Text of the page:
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Head Flashing Windows and Doors with Preapplied Casing

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Keeping water out of windows begins at the top

Mike’s method for head flashing is a bit surprising — peel-and-stick flashing tape does most of the work, and copper flashing protects it from UV rays.


1. Self-Draining Sill Pans

2. Sill Pan Flashing Options

3. Sill Pan with Regular Peel-and-Stick

4. Sill Pan with Flexible Peel-and-Stick

5. Flashing Flanged Window Jambs

6. Flashing Pre-Cased Jambs

7. Head Flashing Windows/Doors

8. Counter-Flashing the Head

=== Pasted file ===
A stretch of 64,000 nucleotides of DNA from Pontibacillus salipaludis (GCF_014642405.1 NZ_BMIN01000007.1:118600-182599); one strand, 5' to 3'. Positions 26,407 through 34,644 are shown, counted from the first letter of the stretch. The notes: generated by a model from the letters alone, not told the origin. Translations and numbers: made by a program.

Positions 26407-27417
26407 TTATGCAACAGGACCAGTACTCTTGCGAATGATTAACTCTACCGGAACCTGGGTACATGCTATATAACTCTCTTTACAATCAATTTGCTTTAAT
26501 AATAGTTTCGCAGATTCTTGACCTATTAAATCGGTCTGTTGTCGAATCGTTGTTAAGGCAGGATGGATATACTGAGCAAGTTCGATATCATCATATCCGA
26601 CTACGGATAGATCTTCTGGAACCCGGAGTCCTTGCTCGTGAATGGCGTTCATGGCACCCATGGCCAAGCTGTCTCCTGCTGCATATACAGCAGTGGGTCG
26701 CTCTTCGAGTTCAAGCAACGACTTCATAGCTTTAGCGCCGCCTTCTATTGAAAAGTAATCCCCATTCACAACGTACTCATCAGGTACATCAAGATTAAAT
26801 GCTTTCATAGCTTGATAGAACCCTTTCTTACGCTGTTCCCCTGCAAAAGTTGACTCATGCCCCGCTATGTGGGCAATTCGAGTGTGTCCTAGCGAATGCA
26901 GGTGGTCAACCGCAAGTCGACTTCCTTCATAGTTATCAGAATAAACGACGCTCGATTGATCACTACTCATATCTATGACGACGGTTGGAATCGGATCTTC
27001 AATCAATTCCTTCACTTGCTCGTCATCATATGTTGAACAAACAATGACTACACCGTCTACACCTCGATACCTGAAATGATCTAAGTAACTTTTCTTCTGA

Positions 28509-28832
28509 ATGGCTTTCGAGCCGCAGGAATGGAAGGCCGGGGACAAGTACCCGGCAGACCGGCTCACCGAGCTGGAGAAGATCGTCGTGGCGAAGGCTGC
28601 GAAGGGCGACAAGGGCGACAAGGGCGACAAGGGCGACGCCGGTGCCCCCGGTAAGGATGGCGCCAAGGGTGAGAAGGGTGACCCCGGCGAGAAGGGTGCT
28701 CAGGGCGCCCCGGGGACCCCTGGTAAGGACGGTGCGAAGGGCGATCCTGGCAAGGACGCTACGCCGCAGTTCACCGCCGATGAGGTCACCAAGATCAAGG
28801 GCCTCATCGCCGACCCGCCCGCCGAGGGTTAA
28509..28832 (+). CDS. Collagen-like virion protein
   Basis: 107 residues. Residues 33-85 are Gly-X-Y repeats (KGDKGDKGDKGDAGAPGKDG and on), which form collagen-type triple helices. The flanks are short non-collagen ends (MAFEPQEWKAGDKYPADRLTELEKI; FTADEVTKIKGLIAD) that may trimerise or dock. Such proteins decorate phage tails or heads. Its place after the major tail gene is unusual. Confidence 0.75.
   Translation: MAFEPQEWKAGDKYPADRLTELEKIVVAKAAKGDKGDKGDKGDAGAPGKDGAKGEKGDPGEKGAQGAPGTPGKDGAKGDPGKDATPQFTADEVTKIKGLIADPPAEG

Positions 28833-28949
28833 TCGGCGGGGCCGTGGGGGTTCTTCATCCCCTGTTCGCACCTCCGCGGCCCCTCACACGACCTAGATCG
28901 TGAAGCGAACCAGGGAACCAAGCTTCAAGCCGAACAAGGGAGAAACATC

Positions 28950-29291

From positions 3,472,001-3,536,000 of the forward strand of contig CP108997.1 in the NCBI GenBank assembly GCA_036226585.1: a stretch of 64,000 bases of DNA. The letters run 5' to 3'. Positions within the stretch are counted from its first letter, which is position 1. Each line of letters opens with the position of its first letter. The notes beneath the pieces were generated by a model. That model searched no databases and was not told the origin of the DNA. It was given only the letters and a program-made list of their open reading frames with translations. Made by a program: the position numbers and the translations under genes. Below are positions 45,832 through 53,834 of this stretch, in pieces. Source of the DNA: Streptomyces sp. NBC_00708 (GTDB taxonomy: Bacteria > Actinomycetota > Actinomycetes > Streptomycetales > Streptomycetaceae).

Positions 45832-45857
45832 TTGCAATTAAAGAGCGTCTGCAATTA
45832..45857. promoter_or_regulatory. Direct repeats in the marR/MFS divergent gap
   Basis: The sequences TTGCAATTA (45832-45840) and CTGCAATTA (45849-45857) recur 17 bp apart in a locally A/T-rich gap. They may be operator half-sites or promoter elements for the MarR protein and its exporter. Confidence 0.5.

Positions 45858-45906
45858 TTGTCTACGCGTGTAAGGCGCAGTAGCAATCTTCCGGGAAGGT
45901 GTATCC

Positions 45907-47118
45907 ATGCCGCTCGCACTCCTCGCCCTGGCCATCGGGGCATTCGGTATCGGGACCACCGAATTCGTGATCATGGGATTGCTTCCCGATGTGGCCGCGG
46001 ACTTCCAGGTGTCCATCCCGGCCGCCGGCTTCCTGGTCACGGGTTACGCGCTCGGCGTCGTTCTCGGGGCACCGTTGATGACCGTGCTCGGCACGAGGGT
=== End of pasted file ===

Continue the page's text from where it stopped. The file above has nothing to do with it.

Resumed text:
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Video Transcript:

Now, at the head, there’s a couple of different ways to treat it. What many of the manufacturers of the flashing tape will call for is to install the flashing tape in the same fashion as we installed it on the side, where you apply it from the back side. I don’t like that idea because it leaves the top edge of that casing exposed to the weather. Instead, I’m going to run a piece of flashing tape along the wall, over the head of the door, and then down the face just a little bit; then put on a metal cap flashing to cover it. I’m going to score the back of the release paper; this will be the edge that gets applied to the head of the door casing. A relief cut on the left and the right allows me to fold the flashing tape down onto the side jamb of the casing just a little bit and then onto the wall. And then I can fold it onto the face of the door casing and use my knife to score a line maybe an eighth to a quarter inch down—whatever I think the drop leg on…


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